• Mixing tools
  • Mold release
  • Molding clay
  • Vacuum chamber
  • Gloves and protection for work surface

moldFollowing the instructions of wei wei’s Instructable, you will then need to:

  1. Prepare the original for casting.
  2. Embed the registration keys so that the two parts of the mold fit together just right.
  3. Perform silicone mixing and degassing.
  4. Pour the first half of the mold, and then the second.

And last, after cleaning the mold thoroughly and wiping it dry, align the two parts and stick them together, securing the mold with rubber bands. Get ready to cast your popsicles with whichever popsicle recipe you like, put everything in the freezer and wait 24 hours. Wei wei also included information on dealing with air bubbles during the casting process, as well as how she customized a plastic piece to hold the stick in place.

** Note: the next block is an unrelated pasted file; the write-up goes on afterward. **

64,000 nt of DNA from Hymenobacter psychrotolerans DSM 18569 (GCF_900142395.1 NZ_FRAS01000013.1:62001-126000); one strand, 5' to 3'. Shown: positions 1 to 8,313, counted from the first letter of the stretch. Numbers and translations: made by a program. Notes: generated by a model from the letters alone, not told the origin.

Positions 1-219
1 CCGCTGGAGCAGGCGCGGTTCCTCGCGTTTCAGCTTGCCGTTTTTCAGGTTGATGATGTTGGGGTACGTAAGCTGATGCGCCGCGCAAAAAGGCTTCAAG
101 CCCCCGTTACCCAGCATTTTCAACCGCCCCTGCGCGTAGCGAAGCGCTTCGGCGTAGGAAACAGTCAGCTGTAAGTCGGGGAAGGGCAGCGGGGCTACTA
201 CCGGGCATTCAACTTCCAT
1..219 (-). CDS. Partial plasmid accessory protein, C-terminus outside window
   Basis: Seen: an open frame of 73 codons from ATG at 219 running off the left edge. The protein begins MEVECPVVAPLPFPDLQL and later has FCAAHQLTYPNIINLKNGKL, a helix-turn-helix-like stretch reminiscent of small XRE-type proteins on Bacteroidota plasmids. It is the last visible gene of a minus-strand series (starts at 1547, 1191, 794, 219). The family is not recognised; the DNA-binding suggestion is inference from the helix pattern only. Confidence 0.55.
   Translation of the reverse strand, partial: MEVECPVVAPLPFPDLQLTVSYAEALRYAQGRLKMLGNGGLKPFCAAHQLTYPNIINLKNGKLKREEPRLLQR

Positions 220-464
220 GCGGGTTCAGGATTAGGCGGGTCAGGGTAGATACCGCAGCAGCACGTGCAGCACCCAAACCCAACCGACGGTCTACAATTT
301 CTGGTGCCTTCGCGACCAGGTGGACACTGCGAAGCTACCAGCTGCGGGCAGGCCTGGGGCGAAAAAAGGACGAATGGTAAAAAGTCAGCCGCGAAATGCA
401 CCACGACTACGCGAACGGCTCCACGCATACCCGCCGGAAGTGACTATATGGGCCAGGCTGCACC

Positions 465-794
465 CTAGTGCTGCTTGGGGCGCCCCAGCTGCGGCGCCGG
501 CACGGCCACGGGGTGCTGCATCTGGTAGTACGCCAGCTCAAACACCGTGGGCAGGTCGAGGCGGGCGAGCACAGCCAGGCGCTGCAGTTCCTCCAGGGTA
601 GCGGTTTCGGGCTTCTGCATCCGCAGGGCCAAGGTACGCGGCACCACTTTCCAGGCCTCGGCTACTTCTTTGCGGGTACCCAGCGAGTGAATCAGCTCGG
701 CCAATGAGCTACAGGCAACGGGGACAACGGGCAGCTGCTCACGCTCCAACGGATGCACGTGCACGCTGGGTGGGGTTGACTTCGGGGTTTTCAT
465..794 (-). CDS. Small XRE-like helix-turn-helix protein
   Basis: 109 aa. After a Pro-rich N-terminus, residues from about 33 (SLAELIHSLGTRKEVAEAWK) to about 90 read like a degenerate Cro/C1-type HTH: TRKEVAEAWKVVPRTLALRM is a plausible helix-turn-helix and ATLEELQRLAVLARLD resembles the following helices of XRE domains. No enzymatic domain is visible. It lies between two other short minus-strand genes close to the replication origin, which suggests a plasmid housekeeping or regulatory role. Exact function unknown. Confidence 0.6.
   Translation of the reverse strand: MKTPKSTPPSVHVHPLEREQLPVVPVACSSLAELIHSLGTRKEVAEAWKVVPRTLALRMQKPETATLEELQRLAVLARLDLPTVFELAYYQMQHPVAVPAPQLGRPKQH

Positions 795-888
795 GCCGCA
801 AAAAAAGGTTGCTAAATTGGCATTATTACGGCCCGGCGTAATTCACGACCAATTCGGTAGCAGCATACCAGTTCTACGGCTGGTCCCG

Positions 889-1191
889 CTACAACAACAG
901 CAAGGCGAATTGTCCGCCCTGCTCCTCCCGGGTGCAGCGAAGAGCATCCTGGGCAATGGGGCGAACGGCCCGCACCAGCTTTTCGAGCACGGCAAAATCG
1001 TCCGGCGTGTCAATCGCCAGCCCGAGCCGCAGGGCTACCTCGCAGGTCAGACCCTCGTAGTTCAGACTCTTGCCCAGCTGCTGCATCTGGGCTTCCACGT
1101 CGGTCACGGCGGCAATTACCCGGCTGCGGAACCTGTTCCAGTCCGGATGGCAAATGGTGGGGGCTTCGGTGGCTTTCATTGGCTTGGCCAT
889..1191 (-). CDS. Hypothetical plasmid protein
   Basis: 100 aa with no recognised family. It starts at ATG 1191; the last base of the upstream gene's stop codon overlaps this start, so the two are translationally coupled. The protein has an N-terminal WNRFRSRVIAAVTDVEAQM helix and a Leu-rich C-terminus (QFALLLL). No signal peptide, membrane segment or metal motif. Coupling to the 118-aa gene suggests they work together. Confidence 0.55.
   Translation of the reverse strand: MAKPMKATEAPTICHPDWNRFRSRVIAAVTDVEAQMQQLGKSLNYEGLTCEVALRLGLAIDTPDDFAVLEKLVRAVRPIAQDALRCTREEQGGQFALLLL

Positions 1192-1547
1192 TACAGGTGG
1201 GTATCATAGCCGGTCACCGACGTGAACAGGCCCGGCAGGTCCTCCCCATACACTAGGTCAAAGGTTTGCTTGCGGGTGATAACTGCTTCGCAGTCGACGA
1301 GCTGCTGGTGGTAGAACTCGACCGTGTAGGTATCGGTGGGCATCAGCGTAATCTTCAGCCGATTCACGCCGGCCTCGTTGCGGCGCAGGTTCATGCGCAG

stickWhile the spiky cactus is the perfect design to start with, you can dream up all sorts of shapes and concepts as wei wei did with cacti, terrifying ‘viruses’, and all sorts of unusual, colorful shapes. Now that you’ve made your own mold, you will have hundreds of popsicles to enjoy in the future. This is a clever idea to put a smile on everyone’s lips, along with a cool, sweet treat. It’s also a great way to get an introduction to 3D printing and the casting of molds.